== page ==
First of all, I apologize for the recent lack of photos. No excuses and I'll attempt to rectify the situation this evening. I have been driving Ringo as much as possible to wean out all possible issues before turning him over to Ariel. The last time I posted about him, I noted the TEMP/PRES light illumination as I pulled into my parking spot at work. Well, the light did the same thing after my commute home that day, so fixing this moved to the top of my to-do list. First of all I needed to make sure there really was a problem and not just a bad switch. I had bought a used oil pressure gauge sometime in the past, but it didn’t come with any of the fittings or tubing necessary to install it. A trip to Pep Boys yielded a kit that supplied all I needed. At the curb that evening I removed the alternator to gain access to the oil pressure switch. With the switch out, I screwed in the adapter and plumbed up the gauge using the tubing and fittings from kit. Since the tubing wasn’t long enough to route all the way to the dash, I chose to mount the gauge on the rear inside wall of the engine compartment. My intention is the gauge is only temporary until I’m sure all is right with the engine’s oiling system. Once the now-connected gauge was mounted to the wall using one of the license plate screws, a lockwasher and nut, I fired up the engine and watched the needle climb to 30 psi. Not bad, but not as high as I’d hoped to see. I knew from a posting on the CorvairCenter forum that the switch goes off at around 7 psi, so at least I was above that.
The next morning I made my morning commute of 20 minutes with the last 15 being at highway speeds. After pulling into my spot, I pulled hard on the parking brake, left the shifter in Drive, and headed to the rear of the car to view the gauge. Sadly, it was only reading a little over 5 psi. Crap, the switch was accurate. I went inside and posted of my woes on Virtual Vairs. I received many responses; most were nice and helpful, although one guy actually kicked me when I was down by insinuating I got what I deserved because I hadn’t used all parts. Anyway, the recommendation easiest to implement was drain the 10W30 oil out of the crankcase and replace it with 10W40. The higher viscosity might just get me above the magic 7 psi mark. I did that this last weekend and after this morning’s drive, the gauge registered nearly 10 psi. It was cooler this morning, so I’m probably on the ragged edge of acceptability but time, and warmer weather, will tell. While the issue could be with the pump, the probable cause is the bearings. I should have laid out the two hundred dollars for new bearings, but the old ones looked okay and measured within spec. Oh well, live and learn – again.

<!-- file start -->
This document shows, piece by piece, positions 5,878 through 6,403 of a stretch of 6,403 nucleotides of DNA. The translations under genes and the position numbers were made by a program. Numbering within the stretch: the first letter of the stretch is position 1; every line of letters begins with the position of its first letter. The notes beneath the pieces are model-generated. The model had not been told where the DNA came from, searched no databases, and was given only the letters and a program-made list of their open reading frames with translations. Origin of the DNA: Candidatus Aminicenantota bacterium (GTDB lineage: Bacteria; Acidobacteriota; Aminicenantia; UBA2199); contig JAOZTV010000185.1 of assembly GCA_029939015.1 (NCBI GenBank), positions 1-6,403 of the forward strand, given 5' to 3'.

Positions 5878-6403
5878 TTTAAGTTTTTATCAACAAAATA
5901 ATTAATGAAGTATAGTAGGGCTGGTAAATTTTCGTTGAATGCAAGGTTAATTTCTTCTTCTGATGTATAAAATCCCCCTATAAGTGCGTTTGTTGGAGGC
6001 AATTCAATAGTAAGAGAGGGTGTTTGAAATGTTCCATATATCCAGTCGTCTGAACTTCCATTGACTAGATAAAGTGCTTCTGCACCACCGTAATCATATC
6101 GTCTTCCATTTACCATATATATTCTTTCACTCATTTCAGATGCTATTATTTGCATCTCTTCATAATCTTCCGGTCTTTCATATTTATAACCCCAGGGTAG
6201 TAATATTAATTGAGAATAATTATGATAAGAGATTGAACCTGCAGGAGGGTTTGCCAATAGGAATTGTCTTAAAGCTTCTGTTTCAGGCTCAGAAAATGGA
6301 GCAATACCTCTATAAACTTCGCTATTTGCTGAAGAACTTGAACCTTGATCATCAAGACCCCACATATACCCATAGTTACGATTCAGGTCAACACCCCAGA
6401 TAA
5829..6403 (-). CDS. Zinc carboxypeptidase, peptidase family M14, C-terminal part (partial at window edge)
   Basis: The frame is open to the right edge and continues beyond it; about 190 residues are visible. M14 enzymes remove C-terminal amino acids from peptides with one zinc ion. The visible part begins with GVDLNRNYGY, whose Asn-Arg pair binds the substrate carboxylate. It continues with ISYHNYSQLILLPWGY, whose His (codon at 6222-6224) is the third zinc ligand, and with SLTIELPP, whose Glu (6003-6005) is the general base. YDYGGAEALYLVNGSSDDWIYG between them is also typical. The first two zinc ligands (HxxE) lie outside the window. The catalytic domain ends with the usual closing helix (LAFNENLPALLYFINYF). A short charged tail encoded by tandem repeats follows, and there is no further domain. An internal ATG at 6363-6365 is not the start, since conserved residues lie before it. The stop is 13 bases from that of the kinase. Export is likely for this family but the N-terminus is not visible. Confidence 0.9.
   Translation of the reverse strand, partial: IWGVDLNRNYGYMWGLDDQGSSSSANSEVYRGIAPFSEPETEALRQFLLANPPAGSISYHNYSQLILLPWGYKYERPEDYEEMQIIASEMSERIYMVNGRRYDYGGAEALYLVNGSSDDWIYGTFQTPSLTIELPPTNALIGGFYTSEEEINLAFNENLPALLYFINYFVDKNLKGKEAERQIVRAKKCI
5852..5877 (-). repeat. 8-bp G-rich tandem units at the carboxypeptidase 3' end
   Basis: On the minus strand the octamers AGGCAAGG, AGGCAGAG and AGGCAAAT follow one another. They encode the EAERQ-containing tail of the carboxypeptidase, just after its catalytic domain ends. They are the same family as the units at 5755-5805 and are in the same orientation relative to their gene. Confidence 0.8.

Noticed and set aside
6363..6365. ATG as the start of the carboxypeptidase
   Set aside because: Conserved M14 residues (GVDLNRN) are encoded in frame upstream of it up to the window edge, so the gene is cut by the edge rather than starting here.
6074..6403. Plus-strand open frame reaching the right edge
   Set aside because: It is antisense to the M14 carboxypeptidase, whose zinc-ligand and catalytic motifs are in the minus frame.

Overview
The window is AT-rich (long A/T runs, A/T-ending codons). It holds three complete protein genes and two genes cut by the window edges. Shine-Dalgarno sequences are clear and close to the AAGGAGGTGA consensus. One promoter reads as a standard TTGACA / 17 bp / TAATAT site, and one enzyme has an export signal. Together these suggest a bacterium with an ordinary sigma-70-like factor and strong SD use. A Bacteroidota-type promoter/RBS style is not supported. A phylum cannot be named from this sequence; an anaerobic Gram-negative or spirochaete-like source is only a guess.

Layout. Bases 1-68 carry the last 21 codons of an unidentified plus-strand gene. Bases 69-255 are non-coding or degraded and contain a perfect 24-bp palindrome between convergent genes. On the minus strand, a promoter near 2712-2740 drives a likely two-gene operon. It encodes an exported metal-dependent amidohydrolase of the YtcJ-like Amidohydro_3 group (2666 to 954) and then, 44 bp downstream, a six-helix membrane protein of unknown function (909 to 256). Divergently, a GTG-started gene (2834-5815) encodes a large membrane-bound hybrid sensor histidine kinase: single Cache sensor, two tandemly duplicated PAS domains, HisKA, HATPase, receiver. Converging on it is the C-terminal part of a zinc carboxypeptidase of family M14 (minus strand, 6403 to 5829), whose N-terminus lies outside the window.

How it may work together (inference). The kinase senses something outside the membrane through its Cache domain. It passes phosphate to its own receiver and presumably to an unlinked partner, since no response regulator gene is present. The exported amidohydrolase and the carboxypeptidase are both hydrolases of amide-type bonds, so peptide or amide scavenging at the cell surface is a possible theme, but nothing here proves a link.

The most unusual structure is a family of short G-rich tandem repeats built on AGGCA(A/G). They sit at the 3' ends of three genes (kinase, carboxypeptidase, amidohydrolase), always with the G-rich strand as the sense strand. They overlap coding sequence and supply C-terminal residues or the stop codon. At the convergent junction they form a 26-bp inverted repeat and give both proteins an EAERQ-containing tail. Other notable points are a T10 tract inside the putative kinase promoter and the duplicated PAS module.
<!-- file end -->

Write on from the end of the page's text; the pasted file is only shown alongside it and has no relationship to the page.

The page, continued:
With the desire to keep the gauge for the near future and have the switch back in the system, I went to NAPA on my lunch hour and bought some fittings and a brake line that I plan on installing tonight. The intention is to run the tubing from the hole on the rear engine cover straight back to the rear wall of the engine compartment, screw on the T with the switch screwed onto one outlet port and the gauge plumbed to the other. Then, if the light comes back on, I can hop out and check the gauge. Before giving Ringo back to Ariel, I’ll remove all this excess and put things back the way Chevy had designed it.
The other problems that have manifested themselves were a vibration above 50 mph, brakes that badly pulled to the left, and leaks in the backlight seal. The first one was corrected while dealing with the second. While adjusting the brakes I found that I’d neglected to tighten the four nuts holding the left rear hub to the control arm. TYL that I didn’t hurt anything or worse. The drive in this morning was vibration-free. The brakes, however still pull so I did not fix that problem.
I had read someone’s method for finding leaks online and attempted to implement it this weekend. I taped closed two fresh air vents and all the side window and door joints after sticking the end of my shop vac hose thorugh a wing window and taping that all closed. Then, with the other end of the hose stuck in the exhaust of the shop vac, I went hunting with a spray bottle of soapy water. After much fruitless searching for the leak location, I asked the lovely Loriann to come out to the garage and assist me. Within a couple minutes, she’d found the leak, but not by finding bubbles, but by feeling for escaping air. Smart woman. It’s in the lower left corner of the backlight, and I’ll mask of and fill it tonight with silicone RTV.